#87 - 15 Oct 2021
Debugging team progress; Managers (and others) as Integrators; Quit your job?
I wanted to give you an update on the co-op hiring mini-fiasco from last week.
Even with the chaos, we still managed to get 3 of our top 4 candidates, because we still have a great team, a sensible set of interview questions, we contacted candidates (just!) before the interview, and followed up afterwards.
None of this excuses the chaos, additional stress on the interviewers, or missed opportunities for continuous learning from the interviews and hires. But maybe there are two additional morals we can take from the end to this story:
Our various teams can still stand out from other groups when hiring by doing anything at all beyond the bare minimum that most groups do - with the more we do, the further we stand out; and
Management mistakes often aren’t catastrophic, and are rarely as bad as they feel at the time - but they do need to be dealt with, because they compound.
Plus a very trenchant comment on the situation sent in by a long-time reader:
Sometimes the manager is the worker the manager needs to manage the closest. ;)
This Dursi fellow is definitely one of the team members I have to keep a pretty close eye on.
Anyway, on to the roundup:
My Team Is Going In Circles. Help! - Lara Hogan
Don’t Assume Consensus In The Absence of Objection - Candost Dagdeviren
A couple of articles about debugging team issues.
In the first Hogan addresses the issue of stuff being done, but without real forward progress. In her estimation, the biggest issues in that situation is either lack of clarity of either the underlying goals or roles and who’s in charge of what. Being clear about - and communicating relentlessly - the most important outcome can help with the first, and identifying roles and decision making processes can help with the second. Further, she points out that this is a teaching/coaching opportunity, so that the situation doesn’t repeat.
In the second, perhaps related, article, Dagdeviren reminds us that there can be disagreement over the goals or the roles without it being voiced, and especially not to you, as an objection. In meetings and in one-on-ones it can take active questioning on your part - and on the part of other team members - to uncover doubts, questions, or disagreements.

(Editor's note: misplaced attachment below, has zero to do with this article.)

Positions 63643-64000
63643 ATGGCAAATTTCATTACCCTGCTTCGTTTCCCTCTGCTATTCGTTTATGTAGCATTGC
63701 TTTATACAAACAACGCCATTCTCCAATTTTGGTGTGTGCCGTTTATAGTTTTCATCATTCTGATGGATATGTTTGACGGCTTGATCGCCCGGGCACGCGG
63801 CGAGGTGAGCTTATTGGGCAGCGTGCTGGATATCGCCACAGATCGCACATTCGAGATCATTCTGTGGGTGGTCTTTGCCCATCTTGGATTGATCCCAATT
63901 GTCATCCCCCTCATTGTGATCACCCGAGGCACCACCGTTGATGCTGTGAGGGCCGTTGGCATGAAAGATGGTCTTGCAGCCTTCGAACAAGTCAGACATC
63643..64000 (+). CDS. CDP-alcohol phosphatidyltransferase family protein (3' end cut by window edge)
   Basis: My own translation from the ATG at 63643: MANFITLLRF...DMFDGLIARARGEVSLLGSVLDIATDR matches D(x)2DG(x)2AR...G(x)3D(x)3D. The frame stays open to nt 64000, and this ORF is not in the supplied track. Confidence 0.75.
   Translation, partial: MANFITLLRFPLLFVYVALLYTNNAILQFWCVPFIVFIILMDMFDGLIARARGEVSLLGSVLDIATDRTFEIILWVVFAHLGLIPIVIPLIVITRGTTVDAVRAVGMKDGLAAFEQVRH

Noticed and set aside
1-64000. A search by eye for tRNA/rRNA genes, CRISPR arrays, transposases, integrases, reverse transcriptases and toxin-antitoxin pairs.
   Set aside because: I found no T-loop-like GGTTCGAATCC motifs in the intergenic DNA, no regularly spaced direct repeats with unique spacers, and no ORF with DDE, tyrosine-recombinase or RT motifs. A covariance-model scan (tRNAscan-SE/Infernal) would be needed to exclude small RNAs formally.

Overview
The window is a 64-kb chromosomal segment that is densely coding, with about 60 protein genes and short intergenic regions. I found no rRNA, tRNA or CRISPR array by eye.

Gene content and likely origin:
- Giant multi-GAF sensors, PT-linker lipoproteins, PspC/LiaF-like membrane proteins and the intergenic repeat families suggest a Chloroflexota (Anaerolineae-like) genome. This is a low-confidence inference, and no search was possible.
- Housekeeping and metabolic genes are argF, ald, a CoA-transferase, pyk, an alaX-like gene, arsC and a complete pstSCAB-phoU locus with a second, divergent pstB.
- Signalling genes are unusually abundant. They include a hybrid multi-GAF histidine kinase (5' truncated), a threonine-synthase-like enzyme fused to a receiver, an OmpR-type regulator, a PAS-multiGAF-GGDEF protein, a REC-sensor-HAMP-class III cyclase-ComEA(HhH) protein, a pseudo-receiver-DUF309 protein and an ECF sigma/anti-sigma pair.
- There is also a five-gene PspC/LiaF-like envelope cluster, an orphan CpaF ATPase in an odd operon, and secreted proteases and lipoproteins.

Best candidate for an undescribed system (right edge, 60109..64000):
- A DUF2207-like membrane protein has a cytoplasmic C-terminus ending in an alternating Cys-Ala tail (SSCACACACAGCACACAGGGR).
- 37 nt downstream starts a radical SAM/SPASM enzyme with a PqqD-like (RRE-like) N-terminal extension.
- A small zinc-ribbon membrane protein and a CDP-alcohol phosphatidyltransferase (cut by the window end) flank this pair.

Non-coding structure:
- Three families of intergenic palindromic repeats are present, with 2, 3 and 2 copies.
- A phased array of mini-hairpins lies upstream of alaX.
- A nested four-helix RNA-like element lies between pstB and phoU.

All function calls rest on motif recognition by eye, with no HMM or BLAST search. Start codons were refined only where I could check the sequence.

What needs to change? That’s easy. How and when is the hard part. - Nikhyl Singhal
We’ve seen in the last 22 months that things can change very quickly when everyone agrees they need to change. Singhal talks about the preconditions for enacting change, such as when many of us went to remote work:
Agreement on the problem that needs solving
A collective sense of urgency
Required resources to deliver change - Trust, Time, Team
It’s necessary, but not enough that there’s widespread agreement on the problem that needs solving; it then needs to be understood to be a priority to solve. Only then can you successfully start making the changes - by starting with some quick wins, and gaining the resources (people, time, and the trust of people who will be affected) to make the big change.
Being a Manager
The Integrator Burden - John Cutler
We’ve talked about the “glue work” involved in being a manager in the newsletter below, but that’s kind of a nebulous term. Cutler introduces a different term and role description, that of “integrator”, which may convey the value of the work more clearly.
As managers and leads, we’re often charged with integrating the work of others - or making sure that it can be integrated - as well as making sure that our team overall, other teams, and stakeholders like researcher groups are all working together smoothly. This is hard work!
I’ve never liked the jargony term “aligning”, and “glue work” is pretty unclear - thinking of some of our responsibilities as involving integration of work and teams is maybe a better way of communicating this kind of work.
Managing Your Own Career
That Burning Feeling When You’re Right - Roy Rapoport
Rapoport reminds us that being right is nothing. Seeing the correct path to take is table stakes. If you can’t convince others to join you on that path, nothing will get accomplished.
5 Reasons Not to Quit Your Job (Yet) - Amii Barnard-Bahn, HBR
There are a lot of opportunities out there right now - certainly in industry, but also in academia. (There are academic research computing jobs on the job board that have been open for six months). It’s worth thinking about if you have what you need in your current job. Barnard-Bahn suggests reasons to not look elsewhere:
You have a sponsor in place [note: not merely a mentor - a sponsor is a champion, someone who actively finds or creates opportunities for you]
Your company may have unforeseen opportunities
You’re crushing your goals
You’re not ready
It’s a great time to negotiate
If two or more of those don’t apply to you, well, then…
A free online undergrad textbook, Introduction to Probability for Data Science.
Web animations, images, videos, and interactive tomfoolery made entirely out of HTML checkboxes.
You can even play DOOM rendered entirely with checkboxes.
An argument for “no surprises” as the measure of software quality.
Had trouble visualizing spherical harmonics when slogging through E&M problems in Jackson? Nice example of explanation with animations of circular harmonics, which are 2D spherical harmonics and thus just Fourier series on the unit circle.
Building a “fast” 6502 with an FPGA.
Trapezoid-rule numerical integration written in SQL, as you do.
If you’ve found yourself thinking GitHub basically became an entirely new and more interesting company starting ~2018, you’re not wrong. Here’s an interesting twitter thread about leading its turnaround.
50 years ago this week, the first commercial video arcade game.